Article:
Search Form
First, enter a politician or zip code
Now, choose a category

Public Statements

Co-Chairs of House Autism Caucus Announce Funding for Critical DOD Autism Research Program

Press Release

Location: Washington, DC

Smith, Doyle work to secure $6.4 million for program for FY08

A boost in funding to assist military families touched by autism spectrum disorders is a step closer to reality as the House passed the compromise version of the defense funding bill which included $6.4 million for a critical DOD autism research program, Coalition on Autism Research and Education (C.A.R.E.) co-chairs U.S. Reps. Chris Smith (R-NJ) and Mike Doyle (D-PA) announced today.

Smith and Doyle, who worked tirelessly to secure funding for the program, said that $6.4 million has been earmarked in the "FY08 Defense Appropriations Act" (H.R. 3222) for a research account in the Defense Health Programs for the sole purpose of improving treatment and intervention for individuals with autism spectrum disorders (ASDs).

"Military families already face unique challenges and extraordinary stresses. These challenges are compounded for military families with an autistic child. We have an obligation to our servicemen, servicewomen and their families to ease their burdens—including and especially—assisting military families care for children with special needs," said Smith.

"This legislation will make a major difference for the military families that are dealing with autism," Doyle said. "They deserve no less."

The DOD autism program was created by a provision in the FY07 Defense Appropriations Act" (P.L. 109-289) authored by Smith and Doyle.

Research directed by the DoD program will not only help military children currently affected by autism—which some estimates peg at 12,000 children—but will also benefit the general autism population as new findings and techniques will be shared with the medical, educational, healthcare and service professionals who serve the needs of the autism community both within the DoD and beyond.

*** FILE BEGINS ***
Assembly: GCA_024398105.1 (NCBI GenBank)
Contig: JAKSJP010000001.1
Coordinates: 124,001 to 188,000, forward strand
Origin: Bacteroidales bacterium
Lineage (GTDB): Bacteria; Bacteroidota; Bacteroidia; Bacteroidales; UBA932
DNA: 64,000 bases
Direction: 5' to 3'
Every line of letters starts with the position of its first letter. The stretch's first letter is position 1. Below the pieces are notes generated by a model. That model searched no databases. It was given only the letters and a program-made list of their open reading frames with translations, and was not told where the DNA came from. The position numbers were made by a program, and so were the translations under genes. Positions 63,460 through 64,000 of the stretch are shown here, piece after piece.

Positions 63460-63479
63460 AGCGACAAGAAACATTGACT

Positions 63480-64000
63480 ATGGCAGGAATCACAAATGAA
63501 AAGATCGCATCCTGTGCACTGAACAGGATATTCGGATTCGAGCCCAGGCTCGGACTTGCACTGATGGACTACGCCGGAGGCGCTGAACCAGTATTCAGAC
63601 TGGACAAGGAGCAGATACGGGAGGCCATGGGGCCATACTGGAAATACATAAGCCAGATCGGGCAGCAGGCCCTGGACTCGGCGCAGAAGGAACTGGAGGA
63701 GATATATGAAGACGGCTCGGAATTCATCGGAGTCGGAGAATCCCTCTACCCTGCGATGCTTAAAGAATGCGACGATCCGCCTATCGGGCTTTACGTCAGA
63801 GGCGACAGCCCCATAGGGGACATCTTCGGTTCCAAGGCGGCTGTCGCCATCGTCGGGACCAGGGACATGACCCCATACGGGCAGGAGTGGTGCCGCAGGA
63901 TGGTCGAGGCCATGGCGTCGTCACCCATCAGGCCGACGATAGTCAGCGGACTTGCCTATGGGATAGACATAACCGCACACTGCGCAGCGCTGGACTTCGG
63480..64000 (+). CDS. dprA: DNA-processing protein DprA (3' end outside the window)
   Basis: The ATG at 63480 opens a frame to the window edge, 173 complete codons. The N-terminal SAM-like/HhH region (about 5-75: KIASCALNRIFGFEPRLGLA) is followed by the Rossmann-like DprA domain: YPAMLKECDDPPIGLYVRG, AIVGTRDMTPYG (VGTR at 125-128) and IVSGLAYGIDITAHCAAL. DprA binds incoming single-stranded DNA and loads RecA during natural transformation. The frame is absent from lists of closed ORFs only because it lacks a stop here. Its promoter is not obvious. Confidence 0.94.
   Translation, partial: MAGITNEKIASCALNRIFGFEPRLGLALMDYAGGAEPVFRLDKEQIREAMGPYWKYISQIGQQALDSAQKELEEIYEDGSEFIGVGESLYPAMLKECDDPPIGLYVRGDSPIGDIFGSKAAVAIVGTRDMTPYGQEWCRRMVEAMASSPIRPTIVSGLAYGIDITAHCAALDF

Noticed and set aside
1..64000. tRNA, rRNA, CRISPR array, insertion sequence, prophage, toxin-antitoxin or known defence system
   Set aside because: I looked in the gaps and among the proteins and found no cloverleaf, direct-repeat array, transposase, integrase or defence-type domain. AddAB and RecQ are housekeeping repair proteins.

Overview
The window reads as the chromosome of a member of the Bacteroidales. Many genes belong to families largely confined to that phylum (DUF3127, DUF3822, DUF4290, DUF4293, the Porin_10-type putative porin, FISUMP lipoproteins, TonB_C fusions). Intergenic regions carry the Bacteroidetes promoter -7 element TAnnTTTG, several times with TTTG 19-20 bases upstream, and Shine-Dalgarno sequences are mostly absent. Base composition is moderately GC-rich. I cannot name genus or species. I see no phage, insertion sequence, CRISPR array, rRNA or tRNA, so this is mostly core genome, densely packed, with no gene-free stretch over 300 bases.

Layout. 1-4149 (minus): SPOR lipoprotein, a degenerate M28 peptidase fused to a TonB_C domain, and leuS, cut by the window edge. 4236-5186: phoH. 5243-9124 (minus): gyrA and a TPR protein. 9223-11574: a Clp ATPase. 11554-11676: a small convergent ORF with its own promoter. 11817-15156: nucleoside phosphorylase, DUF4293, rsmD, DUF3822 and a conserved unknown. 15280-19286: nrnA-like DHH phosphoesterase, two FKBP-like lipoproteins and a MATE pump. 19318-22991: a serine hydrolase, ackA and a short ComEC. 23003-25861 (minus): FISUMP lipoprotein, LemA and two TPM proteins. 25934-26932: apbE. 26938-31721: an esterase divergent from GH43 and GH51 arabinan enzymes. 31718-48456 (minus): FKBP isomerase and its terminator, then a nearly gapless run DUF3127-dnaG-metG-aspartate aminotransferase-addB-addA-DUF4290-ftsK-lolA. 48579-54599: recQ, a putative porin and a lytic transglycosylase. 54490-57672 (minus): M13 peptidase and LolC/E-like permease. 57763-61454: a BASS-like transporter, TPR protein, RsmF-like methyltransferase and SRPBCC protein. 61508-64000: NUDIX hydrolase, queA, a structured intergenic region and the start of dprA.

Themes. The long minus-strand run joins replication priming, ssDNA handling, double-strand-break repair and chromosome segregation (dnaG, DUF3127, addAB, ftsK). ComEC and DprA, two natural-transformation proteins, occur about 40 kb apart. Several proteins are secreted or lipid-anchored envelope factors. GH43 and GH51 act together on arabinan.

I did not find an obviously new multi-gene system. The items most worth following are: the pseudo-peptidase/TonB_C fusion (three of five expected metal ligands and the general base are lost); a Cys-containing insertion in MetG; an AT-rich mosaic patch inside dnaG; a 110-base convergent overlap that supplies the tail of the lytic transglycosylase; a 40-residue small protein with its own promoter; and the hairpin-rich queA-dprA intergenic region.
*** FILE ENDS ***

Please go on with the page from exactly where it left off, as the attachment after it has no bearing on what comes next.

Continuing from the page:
"The extremely high prevalence numbers for autism require a full court press—addressing the issue from every possible angle. Our understanding of autism should significantly expand as a result of this program, opening up the door to new effective treatments," said Smith. "In doing so, not only will the DoD's research help military families with autistic children, but what is learned through the program will be shared with the general population so that all can benefit."

"I'm very proud that we've been able to mobilize support in Congress for this funding," said Doyle. "What's more, I believe that the research done by DoD will subsequently benefit civilian families dealing with autism as well."

The Congressional Coalition on Autism Research and Education headed by Smith and Doyle now counts 169 Representatives as members and has been credited with helping to significantly increase federal funding for autism initiatives. For instance, funding for autism programs at the Centers for Disease Control and Prevention has increased from about $287,000 in 1995 to $15.1 million in 2006. During that same period autism funding at the National Institutes of Health increased from $10.5 million in 1995 to $108 million in 2006.

Smith, Doyle and the members of C.A.R.E. are committed to continuing this trend, especially in light of rising ASD prevalence numbers. Earlier this year, the CDC released groundbreaking data documenting the high prevalence of ASDs around the country. As a result of this landmark study, it is now believed that 1 out of every 150 children born in the United States suffers from an ASD, as classified by the CDC.

The Conference Report for "FY08 Defense Appropriations Act" (H.R. 3222)—which is in essence the compromise bill between the U.S. House of Representatives and the Senate—passed the House today by a vote of 400-15. It must still pass the Senate before the President has an opportunity to sign it into law.

Skip to top

Help us stay free for all your Fellow Americans

Just $5 from everyone reading this would do it.

Back to top